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denitions of WBEM are dened in the Common Information Model (CIM). CIM is a conceptual information model for describing the management of a given entity, that is not bound to a particular implementation. This allows the interchange of management information between management systems and applications, either agent to manager or manager to manager. DMTF denes a CIM schema to represent and manage a generic virtual system, emphasizing the demand for a standardized interface of virtual machines management. A comparison of WBEM, SNMP and other management frameworks can be found in [22]. The work in [23] proposes a virtual machines management architecture based on REST (Representational State Transfer), what also is a management approach different from WBEM and SNMP. The work suggests that REST can replace both the communication protocols between the management station and the human manager, as well as between the management station and managed components. According to [23], the adoption of REST as a single interface for management data transfer reduces the difculties in sharing data between multiple applications, increasing interoperability between different management applications. The Open Cloud Computing Interface (OCCI) [24] also is a RESTful Protocol and API for clouds management. OCCI was originally initiated to create a remote management API for IaaS model-based services, after evolving to serve other models as PaaS and SaaS. III. Virtual-Machines-MIB The Virtual-Machines-MIB denes a standardized management interface including the set of functions that are common between current VMMs. Different from existing MIBs, Virtual-Machines-MIB includes not only read-only, but also read-write objects, permitting in addition of monitoring also to control managed entities. The control objects of Virtual-Machines-MIB includes state control of VMs and functions related to the conguration of virtual hardware (RAM, CPUs and virtual disks). The basic VMs state control objects follow what suggests the Distributed Management Task Force (DMTF) in [25], which are as follows: dene, start, stop, pause, shutdown and shutoff. Is also possible to change a VMs Name, create and delete VMs and create, delete and modify VMs templates. In addition to the control objects, Virtual-Machines-MIB also provides monitoring objects. The main monitoring informations about VMs are: (1) unique identier (UUID), (2) name and version of the guest operating system, (3) name and version of VMM, (4) frequency and architecture of each virtual CPU (5) milliseconds used by each virtual CPU (6) free RAM (7) RAM in use, (8) total capacity of each storage device (9) used and available capacity of each storage device (10) CD-ROM and oppy drives, (11) kernel used by the guest operating system, (12) additional parameters of the guest kernel, (13) network settings, (14) network trafc and (15) HBAs information.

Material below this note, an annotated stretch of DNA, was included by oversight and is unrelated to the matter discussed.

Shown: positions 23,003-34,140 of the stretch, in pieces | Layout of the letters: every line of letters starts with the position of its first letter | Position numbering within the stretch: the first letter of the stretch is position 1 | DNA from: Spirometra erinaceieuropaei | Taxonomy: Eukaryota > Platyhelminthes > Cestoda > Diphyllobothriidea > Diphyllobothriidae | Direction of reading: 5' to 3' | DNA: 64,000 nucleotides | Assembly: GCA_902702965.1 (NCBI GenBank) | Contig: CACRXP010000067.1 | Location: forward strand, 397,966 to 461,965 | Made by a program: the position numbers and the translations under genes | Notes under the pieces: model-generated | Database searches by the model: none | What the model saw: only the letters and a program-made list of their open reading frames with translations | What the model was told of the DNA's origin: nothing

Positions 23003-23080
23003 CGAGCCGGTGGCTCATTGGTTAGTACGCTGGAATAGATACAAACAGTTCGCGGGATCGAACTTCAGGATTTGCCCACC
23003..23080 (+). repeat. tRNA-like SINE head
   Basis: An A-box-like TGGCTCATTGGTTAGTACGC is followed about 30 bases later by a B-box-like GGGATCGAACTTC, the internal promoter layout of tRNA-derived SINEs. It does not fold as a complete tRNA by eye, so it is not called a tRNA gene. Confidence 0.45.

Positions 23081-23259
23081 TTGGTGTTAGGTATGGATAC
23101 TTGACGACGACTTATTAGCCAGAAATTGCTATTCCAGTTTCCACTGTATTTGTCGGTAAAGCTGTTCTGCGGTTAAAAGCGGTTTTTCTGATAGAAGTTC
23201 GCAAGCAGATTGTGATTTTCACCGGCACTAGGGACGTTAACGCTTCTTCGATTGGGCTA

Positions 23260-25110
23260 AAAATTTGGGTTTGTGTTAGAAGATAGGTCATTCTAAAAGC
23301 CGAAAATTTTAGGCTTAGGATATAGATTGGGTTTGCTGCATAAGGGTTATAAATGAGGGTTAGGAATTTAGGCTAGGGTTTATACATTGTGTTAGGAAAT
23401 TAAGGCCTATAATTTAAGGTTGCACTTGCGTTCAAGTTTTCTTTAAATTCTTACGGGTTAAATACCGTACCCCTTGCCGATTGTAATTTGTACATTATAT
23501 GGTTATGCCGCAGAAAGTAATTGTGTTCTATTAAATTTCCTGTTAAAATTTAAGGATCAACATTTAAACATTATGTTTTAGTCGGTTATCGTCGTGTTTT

A. Virtual-Machines-MIB Organization The Virtual-Machines-MIB organization denes a subtree contained by the group VirtualMachines. This group contains, in the rst level, nine tables and two subgroups, that are shown in Figure 1(a). The VMs are listed in VirtualMachinesTable (Figure 1(b)), which contains more informations about each VM. VmUUID contains a unique identier of the VM. The UUID was chosen as the VMs identier because it can uniquely identify a given VM even when managing a great number of VMs on several physical machines. The object VMName allows reading and changing the name of the VM. VmOsIndex points to one entry in SupportedOsTable (Figure 2(a)), that contains more data about the guest operating system. VmState allows reading and changing the state of the VM. VmConfFile contains the conguration le name of the VM, which can be a le with domains XML description [19] or a text le specically formatted for each VMM. VmKernelIndex points to one entry in KernelTable (Figure 2(b)), that contains more data about guest OS kernel. VmRowStatus contains the status of each conceptual row of the table. This object is responsible by the creation and exclusion of VMs. DiskImagesTable contains disk images les that can be used by virtual machines as storage devices. The Figure 1(c) shows the objects of DiskImagesTable. StorageTable contains the disk images currently allocated to the VMs as storage devices. Each entry in this table builds a relationship between one virtual machine and one disk image, since disk images are the backend of storage devices. This table allows to connect and disconnect disk images of VMs, as well as replace an already connected disk image. The objects of StorageTable can be seen in Figure 1(d). MemoryTable and CpuTable contains information about RAM and CPU usage at each VM. Figure 2(c) shows MemoryTable objects, and Figure 2(d) shows CpuTable objects. The objects memoryVmUUID and cpuVmUUID relates each entry of MemoryTable and CpuTable with one particular VM by its UUID. The group VirtualMachineMonitor contains the name (VMMName) and version (VMMVersion) of VMM. HbaTable contains information about the virtualized host bus adapters connected to the VMs. NetworkTable contains information about the network connections of each VM such as IP and MAC addresses, interface throughput and others. B. Use of Templates The operations of creating a new VM and connecting a virtual disk on a VM are performed including new lines in certain tables. When adding a new line into a table, the values for each eld of the new line should be informed. As it is not possible to inform the values of each eld in the same SNMP message responsible for the inclusion of the new line, the elds initially receive the values stored in a template. The operation of creating a new VM consists in changing the value of vmRowStatus of a virtualMachinesTable entry